NASA Goddard Instrument Launches on Japanese Observatory
A pioneering X-ray detector developed at NASA'S Goddard
Space Flight Center (GSFC) in Greenbelt, Md. will launch on
board the new Astro-E2 space observatory.
Astro-E2's primary instrument is the high-resolution X-ray
Spectrometer (XRS), developed jointly by GSFC and the Japan
Aerospace Exploration Agency (JAXA) Institute of Space and
Astronautical Science (ISAS). The XRS measures the heat
created by the individual
X-ray photons (light particles) it collects.
To sense the heat of a single photon, the XRS detector must
be cooled to an extremely low temperature, approximately -
460 degrees Fahrenheit. The coldest reaches of space are
approximately -454 degrees Fahrenheit. This will make the
XRS colder than space. Using this new technique, scientists
can measure higher X-ray energies with a precision about ten
times greater than with previous sensors.
"Astro-E2 will showcase an entirely new technology that will
not only serve as a test bed for future missions but produce
some spectacular science to boot," said Dr. Anne Kinney,
director of the Universe Division in NASA's Science Mission
Directorate. "This is the highly anticipated complement to
NASA's Chandra X-ray Observatory and Europe's XMM-Newton.
Scientists around the world eagerly await the launch," she
Astro-E2 was developed at JAXA's ISAS in collaboration with
U.S. scientists and other Japanese institutions. The mission
will contain three X-ray instruments. Scientists will use
these to study phenomena that radiate predominantly in X-
Astro-E2 will study black holes and the creation of chemical
elements necessary for life. Key targets include hot gas
falling toward black holes; the million-degree ejecta of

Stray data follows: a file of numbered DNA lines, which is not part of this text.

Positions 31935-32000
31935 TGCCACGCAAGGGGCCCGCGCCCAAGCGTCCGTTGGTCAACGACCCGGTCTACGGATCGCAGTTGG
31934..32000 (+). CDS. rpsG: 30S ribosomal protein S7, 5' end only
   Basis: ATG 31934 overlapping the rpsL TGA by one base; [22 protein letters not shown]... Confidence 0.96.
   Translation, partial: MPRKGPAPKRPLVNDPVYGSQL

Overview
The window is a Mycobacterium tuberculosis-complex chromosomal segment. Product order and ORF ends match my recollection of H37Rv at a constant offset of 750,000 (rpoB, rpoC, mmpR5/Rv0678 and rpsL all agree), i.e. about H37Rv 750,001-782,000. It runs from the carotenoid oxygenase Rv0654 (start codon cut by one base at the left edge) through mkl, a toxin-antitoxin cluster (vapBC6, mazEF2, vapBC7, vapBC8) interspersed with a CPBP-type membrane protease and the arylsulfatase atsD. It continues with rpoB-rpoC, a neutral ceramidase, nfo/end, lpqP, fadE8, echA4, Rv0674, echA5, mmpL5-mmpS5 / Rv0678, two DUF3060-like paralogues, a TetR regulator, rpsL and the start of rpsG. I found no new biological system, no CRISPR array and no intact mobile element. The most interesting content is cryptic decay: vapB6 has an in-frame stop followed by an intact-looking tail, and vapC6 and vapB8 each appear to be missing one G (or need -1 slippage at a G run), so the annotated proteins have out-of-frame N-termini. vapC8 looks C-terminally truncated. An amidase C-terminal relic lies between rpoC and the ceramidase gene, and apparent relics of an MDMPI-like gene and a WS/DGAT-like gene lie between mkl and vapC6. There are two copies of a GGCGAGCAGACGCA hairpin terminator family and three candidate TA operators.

star explosions filled with newly minted elements such as
oxygen and calcium; and the optically invisible gas between
stars and galaxies, which comprise most of the ordinary mass
in the universe.
"Incoming light particles will raise the temperature of the
detector by only a few thousandths of a degree," said Dr.
Richard Kelley, Principal Investigator for the U.S.
contribution to Astro-E2. "Knowing the precise energy that
these light particles carry, we can infer new information
about their origins," he added.
Along with the XRS are four X-ray Imaging Spectrometer (XIS)
instruments, a collaboration among Japanese institutions and
the Massachusetts Institute of Technology; and the Hard X-
Ray Detector (HXD), built by the University of Tokyo, ISAS
and other Japanese institutions.
The XRS and XIS instruments will analyze X-ray photons
focused by individual telescopes, built at GSFC by a team
led by Dr. Peter Serlemitsos. The HXD also uses a tested and
Astro-E2 will be launched on an M-V rocket and will attain a
near-Earth circular orbit at approximately 353.4 miles. The
observatory's expected mission lifetime is five years. The
observatory will launch July 6 from Japan's Uchinoura Space
With its official name to be bestowed after deployment,
Astro-E2 is the fifth in a series of Japanese satellites
devoted to studying celestial X-ray sources. Previous
missions are Hakucho, Tenma, Ginga, and ASCA.
For more information about ISAS and JAXA on the Internet,
For more information about the Astro-E2 mission, visit:
Goddard Space Flight Center